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"The future hides in it gladness and sorrow;

We press still thorough:
Ncught that abides in it daunting us—


But he could scarcely guess then that "the dark portal, goal of all mortal," was so near to him. The poetry of life gladdened his home and heart, the everlasting epic of fatherhood and love was ringing and singing within him, but around him the catastrophe of the tragedy of death was thickening. The voice said, “Come," and his spirit arose and went; earth said:“ Farewell” to bim, eternity greeted him with welcome, the outstretched plans of futurity were left behind, and he entered into a land of new and continual song without fear, for he knew the Elder Brother of men.

Another of the large family of Smith shortly afterwards (January 17th), too, went down before the resistless mower. James Smith's researches into" The life and travels of St. Paul," and his endeavour to discover the route by which he was taken along the Mediterranean, are known to all who value Biblical studies, and was one of the earliest works which attempted to realize the narrative of the holy Word by bringing it into contact with the actual experiences of life. He was an old and valued patron of the boyhood of the writer, and in his splendid library he has often learned the wealth and luxury of thought which books contain, and not a little of the book-greed of his soul is due to the days spent in shelf-laden repositories of thought which were opened to him as a boy in the library of the laird of Jordan Hill.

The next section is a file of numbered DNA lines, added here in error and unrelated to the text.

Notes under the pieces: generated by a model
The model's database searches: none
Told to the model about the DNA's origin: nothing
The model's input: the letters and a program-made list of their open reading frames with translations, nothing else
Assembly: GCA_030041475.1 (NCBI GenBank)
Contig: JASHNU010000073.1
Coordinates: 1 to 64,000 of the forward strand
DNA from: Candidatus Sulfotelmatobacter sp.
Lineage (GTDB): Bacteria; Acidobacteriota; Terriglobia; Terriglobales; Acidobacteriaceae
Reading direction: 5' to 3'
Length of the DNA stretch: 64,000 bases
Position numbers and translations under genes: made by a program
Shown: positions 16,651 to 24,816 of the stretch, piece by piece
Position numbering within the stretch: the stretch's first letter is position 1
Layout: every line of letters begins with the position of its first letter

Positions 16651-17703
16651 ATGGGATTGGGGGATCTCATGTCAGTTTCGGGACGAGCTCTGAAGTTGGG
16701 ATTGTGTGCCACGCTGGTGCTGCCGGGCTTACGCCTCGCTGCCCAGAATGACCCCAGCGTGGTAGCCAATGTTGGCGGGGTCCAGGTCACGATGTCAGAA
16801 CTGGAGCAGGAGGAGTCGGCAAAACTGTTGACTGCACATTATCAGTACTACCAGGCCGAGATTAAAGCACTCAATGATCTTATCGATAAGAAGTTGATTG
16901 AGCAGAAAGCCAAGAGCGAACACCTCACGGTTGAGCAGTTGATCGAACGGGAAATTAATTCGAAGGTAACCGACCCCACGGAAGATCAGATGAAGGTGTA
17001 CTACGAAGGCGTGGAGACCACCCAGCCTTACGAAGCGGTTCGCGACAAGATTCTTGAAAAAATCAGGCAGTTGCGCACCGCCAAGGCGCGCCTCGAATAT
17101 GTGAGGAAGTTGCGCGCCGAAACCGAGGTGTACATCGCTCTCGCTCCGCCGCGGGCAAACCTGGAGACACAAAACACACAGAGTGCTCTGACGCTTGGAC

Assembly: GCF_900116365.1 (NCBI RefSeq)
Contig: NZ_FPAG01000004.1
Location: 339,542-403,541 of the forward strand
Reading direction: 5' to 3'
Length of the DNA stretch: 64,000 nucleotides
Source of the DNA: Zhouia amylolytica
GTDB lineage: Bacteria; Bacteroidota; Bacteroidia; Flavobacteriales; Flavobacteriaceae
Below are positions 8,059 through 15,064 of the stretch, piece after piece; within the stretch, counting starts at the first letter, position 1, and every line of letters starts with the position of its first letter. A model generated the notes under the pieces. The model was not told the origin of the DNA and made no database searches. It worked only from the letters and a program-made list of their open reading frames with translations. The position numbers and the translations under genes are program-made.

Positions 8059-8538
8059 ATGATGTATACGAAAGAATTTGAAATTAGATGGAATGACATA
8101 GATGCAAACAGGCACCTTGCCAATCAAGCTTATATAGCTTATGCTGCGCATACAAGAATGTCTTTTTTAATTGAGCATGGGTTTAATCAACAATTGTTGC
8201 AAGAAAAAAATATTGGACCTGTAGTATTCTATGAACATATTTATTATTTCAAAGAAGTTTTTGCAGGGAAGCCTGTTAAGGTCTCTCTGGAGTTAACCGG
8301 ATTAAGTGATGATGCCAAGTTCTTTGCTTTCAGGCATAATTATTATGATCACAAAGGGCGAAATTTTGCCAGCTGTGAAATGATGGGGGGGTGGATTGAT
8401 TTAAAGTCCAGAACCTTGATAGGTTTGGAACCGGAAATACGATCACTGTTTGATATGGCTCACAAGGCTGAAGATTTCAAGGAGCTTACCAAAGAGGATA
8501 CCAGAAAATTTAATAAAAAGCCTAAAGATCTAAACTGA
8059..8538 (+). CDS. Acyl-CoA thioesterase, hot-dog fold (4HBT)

Among the other losses of the month we may record William Kidd, the genial gossiper about animals, the friend of the animal creation, and the humane and kindly expositor of beneficence to the lower order of created things ; Solomon Munck, the blind Hebraist, who succeeded Rénan ; and Dr. Robert MacPherson, one of the divinity lights of Aberdeen University.